Rosa Franco, director of lending at Neighborhood Trust Federal Credit Union talks with employees at the bank in New York, May 24, 2018.
Rosa Franco, director of lending at Neighborhood Trust Federal Credit Union talks with employees at the bank in New York, May 24, 2018. VOA

Finhabits also has partnerships with credit unions, including Neighborhood Federal Credit Union, which serves New York City’s predominantly Latino neighborhoods of West Harlem, Washington Heights and Inwood.

Rosa Franco, director of lending at the credit union, said the partnership is still in development. She anticipates a challenge in marketing the service to her clients, many of whom are consumed by pressing concerns like debt repayment and or sending money to relatives abroad.

“It’s difficult for many people to think about the future. They live paycheck to paycheck. Many people just think Social Security is their only option for retirement,” said Franco, who used the Finhabits app herself to open a Roth IRA.

Ortega, who recently received a new round of investment from venture fund Backstage Capital for Mi Dinero Mi Futuro, crisscrosses the country giving workshops at universities and Hispanic professional organizations.

At a financial boot camp in Los Angeles City Hall, Ortega won over Liliana Aide Monge, who moved to the U.S. from Mexico at age 5 and is now the co-founder of Sabio, web development and cybersecurity training company.

Growing up, Monge said her family was “not part of the formal banking structure at all. The money came in and you pay the rent and you pay for food.”

Now a mother of two boys, Monge has used Mi Dinero Mi Futuro to budget her money, buy life insurance and open a high-yield savings account.

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“It was an eye-opening experience,” she said. (VOA)

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Asian Farms Tackle drug Resistance with Apps and Dictionary

Tackling Drug Resistance on Asian Farms with Apps and a Dictionary

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A Bangladeshi vendor carries chickens on a rickshaw to a market in Dhaka, March 29, 2007. The United Nations is educating farmers on the growing resistance of deadly diseases to antimicrobial drugs such as antibiotics. (VOA)

In his first 12 years working as a vet in Bangladesh farms, Bikash Chandra Saha routinely prescribed antibiotics. Then he learned of the devastating impact of antimicrobial resistance on human health — and it revolutionized his treatment choices.

The growing resistance of deadly diseases to antimicrobial drugs such as antibiotics is seen as one of the biggest threats to human health, but awareness of the dangers of overuse remains low, particularly in developing countries.

Now the United Nations is educating workers on the front lines of the battle against this global scourge — among them Saha, who works for one of Bangladesh’s biggest poultry companies.

“It definitely changed my attitude and my antibiotic selection,” Saha, who attended a recent training course, told Reuters by phone.

“Before, my focus was on what is the best option [for the animal]. After the training, I know the threat of antimicrobial resistance, even for my family, for my children. This is a new thing.”

Lethal bacteria are showing more and more resistance to antimicrobials, and a 2016 report found drug-resistant infections could kill 10 million people a year by 2050.

Livestock is a large part of the problem — especially in Asia, where rising incomes have led to a growth in the consumption of fish and meat.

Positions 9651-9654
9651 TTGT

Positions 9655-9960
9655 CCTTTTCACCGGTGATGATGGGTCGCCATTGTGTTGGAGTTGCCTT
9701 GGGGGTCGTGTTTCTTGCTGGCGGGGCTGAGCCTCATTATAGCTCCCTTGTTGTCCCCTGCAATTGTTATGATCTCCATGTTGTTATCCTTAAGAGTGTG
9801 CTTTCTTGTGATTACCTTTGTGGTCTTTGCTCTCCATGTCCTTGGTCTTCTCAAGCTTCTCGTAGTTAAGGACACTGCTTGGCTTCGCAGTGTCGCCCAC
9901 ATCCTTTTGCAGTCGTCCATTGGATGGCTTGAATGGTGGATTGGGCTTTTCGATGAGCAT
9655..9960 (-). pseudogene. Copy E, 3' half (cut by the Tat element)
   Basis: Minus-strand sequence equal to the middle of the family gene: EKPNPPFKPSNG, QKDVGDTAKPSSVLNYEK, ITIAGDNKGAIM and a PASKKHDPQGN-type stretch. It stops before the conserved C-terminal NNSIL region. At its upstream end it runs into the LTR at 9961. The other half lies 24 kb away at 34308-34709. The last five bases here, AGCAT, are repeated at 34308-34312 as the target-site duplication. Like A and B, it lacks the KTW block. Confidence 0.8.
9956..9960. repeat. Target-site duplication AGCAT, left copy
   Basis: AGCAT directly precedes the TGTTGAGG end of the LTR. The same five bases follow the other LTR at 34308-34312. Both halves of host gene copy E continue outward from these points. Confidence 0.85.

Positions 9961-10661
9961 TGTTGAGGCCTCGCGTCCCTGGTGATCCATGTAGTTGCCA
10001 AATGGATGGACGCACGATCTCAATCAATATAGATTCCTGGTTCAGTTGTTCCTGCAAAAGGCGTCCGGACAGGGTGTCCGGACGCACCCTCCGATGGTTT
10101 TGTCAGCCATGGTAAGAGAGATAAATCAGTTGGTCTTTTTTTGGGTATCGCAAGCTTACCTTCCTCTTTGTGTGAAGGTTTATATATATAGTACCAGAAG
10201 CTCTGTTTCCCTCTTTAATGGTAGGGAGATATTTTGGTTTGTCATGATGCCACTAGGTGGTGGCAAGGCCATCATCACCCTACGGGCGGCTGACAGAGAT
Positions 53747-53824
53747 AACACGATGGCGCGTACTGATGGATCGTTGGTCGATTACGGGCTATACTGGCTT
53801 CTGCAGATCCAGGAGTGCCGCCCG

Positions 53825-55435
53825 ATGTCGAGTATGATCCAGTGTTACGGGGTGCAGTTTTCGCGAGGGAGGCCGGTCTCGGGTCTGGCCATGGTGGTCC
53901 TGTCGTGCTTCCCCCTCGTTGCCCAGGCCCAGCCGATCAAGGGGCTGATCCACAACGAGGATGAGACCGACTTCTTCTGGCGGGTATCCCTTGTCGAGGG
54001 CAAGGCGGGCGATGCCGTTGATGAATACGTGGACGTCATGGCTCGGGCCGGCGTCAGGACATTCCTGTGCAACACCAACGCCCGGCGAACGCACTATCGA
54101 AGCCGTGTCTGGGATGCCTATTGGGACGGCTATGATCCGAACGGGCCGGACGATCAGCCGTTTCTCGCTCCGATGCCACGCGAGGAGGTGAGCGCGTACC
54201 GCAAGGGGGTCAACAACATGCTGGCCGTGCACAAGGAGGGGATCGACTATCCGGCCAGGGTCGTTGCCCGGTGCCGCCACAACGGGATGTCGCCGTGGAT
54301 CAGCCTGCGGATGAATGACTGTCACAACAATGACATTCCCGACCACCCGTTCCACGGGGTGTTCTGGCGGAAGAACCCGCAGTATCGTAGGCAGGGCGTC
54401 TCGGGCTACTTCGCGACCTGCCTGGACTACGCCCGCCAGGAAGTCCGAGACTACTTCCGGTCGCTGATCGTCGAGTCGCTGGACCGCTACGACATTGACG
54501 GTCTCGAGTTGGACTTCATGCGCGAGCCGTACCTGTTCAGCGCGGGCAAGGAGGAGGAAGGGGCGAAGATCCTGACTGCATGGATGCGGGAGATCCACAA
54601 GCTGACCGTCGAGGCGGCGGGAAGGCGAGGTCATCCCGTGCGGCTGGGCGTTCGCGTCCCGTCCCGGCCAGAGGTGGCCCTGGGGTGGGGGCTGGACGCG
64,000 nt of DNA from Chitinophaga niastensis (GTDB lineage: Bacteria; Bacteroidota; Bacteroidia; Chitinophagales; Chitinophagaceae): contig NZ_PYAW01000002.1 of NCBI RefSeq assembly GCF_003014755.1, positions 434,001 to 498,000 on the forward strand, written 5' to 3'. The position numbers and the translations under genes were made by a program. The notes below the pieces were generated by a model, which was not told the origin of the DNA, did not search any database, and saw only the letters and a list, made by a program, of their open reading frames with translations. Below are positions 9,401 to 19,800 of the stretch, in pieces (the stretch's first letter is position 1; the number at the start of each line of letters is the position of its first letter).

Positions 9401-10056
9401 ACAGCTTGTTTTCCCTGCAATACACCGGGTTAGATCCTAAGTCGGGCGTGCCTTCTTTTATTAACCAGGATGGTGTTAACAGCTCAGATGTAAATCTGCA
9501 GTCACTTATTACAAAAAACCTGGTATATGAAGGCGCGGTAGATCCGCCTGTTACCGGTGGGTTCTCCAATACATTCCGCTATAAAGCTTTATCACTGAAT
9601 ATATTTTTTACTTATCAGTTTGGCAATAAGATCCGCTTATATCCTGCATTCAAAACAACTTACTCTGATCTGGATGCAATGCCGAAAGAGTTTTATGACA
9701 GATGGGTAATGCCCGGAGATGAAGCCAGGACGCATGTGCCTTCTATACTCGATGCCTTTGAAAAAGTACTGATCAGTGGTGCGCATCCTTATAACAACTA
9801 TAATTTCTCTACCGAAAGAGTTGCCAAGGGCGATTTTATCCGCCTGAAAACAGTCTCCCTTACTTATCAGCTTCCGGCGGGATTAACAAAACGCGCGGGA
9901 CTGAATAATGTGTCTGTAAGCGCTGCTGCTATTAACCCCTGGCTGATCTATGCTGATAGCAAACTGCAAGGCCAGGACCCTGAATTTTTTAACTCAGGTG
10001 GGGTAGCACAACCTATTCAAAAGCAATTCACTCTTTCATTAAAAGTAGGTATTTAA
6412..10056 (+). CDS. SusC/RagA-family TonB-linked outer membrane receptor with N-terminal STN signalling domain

Most countries require prescriptions for antibiotics in humans, but less than half limit their use to promote growth in agriculture, according to a report published last month.

Phone app

Saha said colistin, once a livestock-specific antibiotic but now a drug of last resort that can save human lives when others have failed, was commonly used on animals in Bangladesh but since the training he and the other vets were more careful about using it.

The course was run by the U.N. Food and Agriculture Organization (FAO), which has trained nearly 150 vets and doctors in Bangladesh since February on the globally accepted guidelines for antibiotic use.

Those guidelines are now available as mobile phone app — one of a number of innovative ways in which international organizations are seeking to educate people working with antimicrobial drugs about the dangers of overuse.

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A pig farmer checks his herd at his farm in Cam Thuong village, about 60 kilometers (37 miles) northwest of Hanoi, Vietnam, May 5, 2017. The U.N. is working with farmers to limit the use of antibiotics in livestock. (VOA)

Thailand, where antimicrobial resistance causes 19,000 additional deaths a year, is working on an online dictionary in English, Thai, Vietnamese, Lao and Burmese to cut through the jargon surrounding the issue.

“In the Mekong region, people don’t clearly understand the difference between bacteria and virus,” said Direk Limmathurotsakul, assistant professor at Bangkok’s Mahidol University, who is leading the project.

“People still commonly use antibiotics for common cold, which is caused by virus,” he added. “Even the word antibiotic can be called different ways. In Thailand, sometimes it is called anti-inflammatory or antiseptic drug.”

Blanket bans

Simply banning antibiotics would not work, experts say, with farmers unlikely to comply.

Instead, they hope improved knowledge of drugs will help reduce antimicrobial use on Asian farms — seen as the low-hanging fruit because it is currently so high.

In Vietnam, 120 poultry farmers are to receive training on how to prevent and control diseases as well as free veterinary advice as part of a pilot project aimed at reducing drug use.

“We’re improving the knowledge base of farmers and vets rather than a ban on antibiotics, which would be unlikely to be complied with,” said Juan Carrique-Mas, the project’s principal investigator.

“The baseline shows very high level of usage, so I think it would be relatively easy to reduce it by 30 to 50 percent with even better productivity and health,” added Carrique-Mas, of the Oxford University Clinical Research Unit in Ho Chi Minh City.

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Data on antibiotic use on farms in the region remains sparse, but is starting to be collected, said Suzanne Eckford, a British specialist who works with the FAO.

Eckford advocated against blanket bans on antibiotics — not least because they could have unintended consequences on food production.

“You can’t just say, ‘don’t do something,'” she said. “You have to say, ‘this is what you need to do instead and you’ll be still able to have a productive, economically viable system.'” (VOA)